Next is the character seen here riding a dragon. His name is Lajkonik and he has appeared a little early, since he has his own festival a week after Corpus Christi ("konik" is Polish for "horse", though Google translates the whole word as "festivities").  Krakow was attacked by the Mongols in 1241 and it's said that a citizen who had killed a Tatar came back into the city mounted on a horse and clad in his foe's robes. The invaders won, but had to break off their conquest of Poland and return home because the Grand Khan had died, forcing the election of another. They came back twice more before the end of that century, and to this day a warning clarion is blown hourly from the tower of St Mary's Church in the square; the call ends abruptly because the guard was killed mid-note by a Mongol arrow. The current trumpeter is the third generation of his family to perform the ritual, a tradition dating back as least as far as the fourteenth century.

Last is the dragon himself. Legend has it that he dwelt below the Wawel rock on which the castle now stands (commanding a bend in the Vistula). Smok ate girls as his tribute until fooled into swallowing a sulphur-stuffed lamb, which made him so thirsty that he drank from the river until he burst. A forty-year-old, seven-headed sculpture of him stands by the castle, emitting flames every few minutes to the delight of passing children (and now he even belches in response to SMS messages). A huge T-Rex-like carnivorous dinosaur, the remains of which were found 100 miles away near Lublin, has been named Smok Wawelski in his honour.

Whether dragons ever really existed is a question for another article, though my answer to that isn't no. Meanwhile, here are some more images from this year's crop of Smoks:


All original material is copyright of its author. Fair use permitted. Contact via comment. Nothing here should be taken as personal advice, financial or otherwise. No liability is accepted for third-party content, whether incorporated in or linked to this blog; or for unintentional error and inaccuracy.

Friday 7 June 2013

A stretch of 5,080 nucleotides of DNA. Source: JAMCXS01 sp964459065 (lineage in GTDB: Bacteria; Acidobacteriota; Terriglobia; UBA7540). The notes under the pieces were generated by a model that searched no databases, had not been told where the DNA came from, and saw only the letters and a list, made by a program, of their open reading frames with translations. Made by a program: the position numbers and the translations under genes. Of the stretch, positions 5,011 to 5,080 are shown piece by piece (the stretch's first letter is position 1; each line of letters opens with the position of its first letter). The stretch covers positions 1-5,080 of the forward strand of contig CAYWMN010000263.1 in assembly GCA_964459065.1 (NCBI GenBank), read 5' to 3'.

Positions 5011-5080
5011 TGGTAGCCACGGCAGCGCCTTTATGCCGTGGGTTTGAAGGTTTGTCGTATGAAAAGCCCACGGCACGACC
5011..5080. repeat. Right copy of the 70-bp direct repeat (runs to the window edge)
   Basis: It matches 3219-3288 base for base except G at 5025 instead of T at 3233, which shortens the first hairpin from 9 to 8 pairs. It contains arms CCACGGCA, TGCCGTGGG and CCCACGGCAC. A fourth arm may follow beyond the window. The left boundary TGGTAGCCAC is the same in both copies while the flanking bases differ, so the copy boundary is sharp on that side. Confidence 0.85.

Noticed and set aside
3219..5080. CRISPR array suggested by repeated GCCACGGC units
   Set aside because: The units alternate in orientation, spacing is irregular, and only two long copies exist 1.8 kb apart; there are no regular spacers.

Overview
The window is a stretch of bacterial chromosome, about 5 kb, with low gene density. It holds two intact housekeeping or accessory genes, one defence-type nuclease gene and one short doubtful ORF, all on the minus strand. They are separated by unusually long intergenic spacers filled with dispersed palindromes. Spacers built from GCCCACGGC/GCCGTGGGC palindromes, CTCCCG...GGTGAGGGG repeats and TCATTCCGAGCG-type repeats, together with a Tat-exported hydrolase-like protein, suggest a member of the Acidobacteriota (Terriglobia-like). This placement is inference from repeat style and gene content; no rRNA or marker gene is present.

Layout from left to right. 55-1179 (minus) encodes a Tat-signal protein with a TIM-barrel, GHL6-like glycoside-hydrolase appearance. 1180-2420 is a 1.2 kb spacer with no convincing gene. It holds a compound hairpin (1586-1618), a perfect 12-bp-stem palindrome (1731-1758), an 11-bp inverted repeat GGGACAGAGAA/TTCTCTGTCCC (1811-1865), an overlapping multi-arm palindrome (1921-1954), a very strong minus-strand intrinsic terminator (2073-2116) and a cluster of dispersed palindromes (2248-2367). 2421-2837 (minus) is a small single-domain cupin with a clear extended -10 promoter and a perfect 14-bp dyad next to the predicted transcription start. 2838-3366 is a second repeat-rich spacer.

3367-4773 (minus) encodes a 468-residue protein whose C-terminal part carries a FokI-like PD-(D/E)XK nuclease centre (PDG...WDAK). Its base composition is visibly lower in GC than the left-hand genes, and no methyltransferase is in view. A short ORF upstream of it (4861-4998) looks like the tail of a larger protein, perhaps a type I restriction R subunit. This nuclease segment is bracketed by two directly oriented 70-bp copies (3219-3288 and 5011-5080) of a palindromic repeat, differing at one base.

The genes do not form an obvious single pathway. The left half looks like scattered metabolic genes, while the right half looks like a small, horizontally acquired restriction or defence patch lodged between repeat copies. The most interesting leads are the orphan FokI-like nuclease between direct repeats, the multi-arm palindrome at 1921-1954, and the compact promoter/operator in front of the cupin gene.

UK: Green slime

Reading SAS stories, I often come across the nickname "green slime" for the Army Intelligence Corps. I'd hazily thought it was a squaddie comeback at the alien, slightly threatening nature of the people who know more than they'll ever tell you.

It's a bit simpler than that. The Corps beret is a bright green, and so when massed on parade the soldiers will seem to be a moving, verdant carpet.

The kit was devised by its Colonel-in-Chief, the Duke of Edinburgh. The CIC came down to Regimental Headquarters for an inspection shortly after the new outfit had been issued, and asked the Sergeant-Major what he thought of it.

"Bloody horrible, Sir."

"Did you know that I designed the uniform myself?"

"Well then, we've both made a mistake, haven't we, Sir?"

Thursday 30 May 2013

USA: Murder in the chicken shack

Email from America 3: the rural dream, and bloodstained reality

A decade ago, our second son had just been born and I was settling quietly into middle age. My wife had other ideas, and decided that we should move to the country. We bought 9 acres with a house and a barn, our own well and sewage system, and neighbours who leave us in peace. We cut our own wood for winter heat, breed goats for meat and milk … and raise chickens.

It started innocently enough with a call from the main post office on a Saturday afternoon, letting us know that we could pick up a package of live animals. What we got was a small cardboard box, stuffed with 50 fluffy chicks. We cooed over them, moved my car out, and installed them with a heat lamp in the garage. Within a month, they had some real feathers, and looked like badly-dressed inner-city schoolboys. One more month, and they were fully-fledged chavs – pushing, pecking, shoving, and occasionally killing each other.
They were so nasty that I didn’t feel really guilty when we drove them to the processor. They returned neatly wrapped and ready for the freezer, costing only 2-3 times what our local supermarket would charge. But they tasted better, or so we told ourselves.

We are now 8 years into our hobby, and have learned a lot. For example, give a rooster 10 hens, and he will hump and torment all of them. Put 20 hens with two roosters, and the dominant one will fight the other for all of them. It isn’t just the males. Remove all roosters, and one hen will take over, like a bad lesbian prison movie. It is distressingly human.
With selective breeding, we now have roosters who will defend their hens, but (usually) not attack people. In our microcosm of social engineering experiments, that may be the best that we can do. At the very least, it has given our children an appreciation for the convenience of grocery stores, and survival skills that rival those of an Eagle Scout.

Tim is a math professor in Ohio.

All original material is copyright of its author. Fair use permitted. Contact via comment. Nothing here should be taken as personal advice, financial or otherwise. No liability is accepted for third-party content, whether incorporated in or linked to this blog; or for unintentional error and inaccuracy.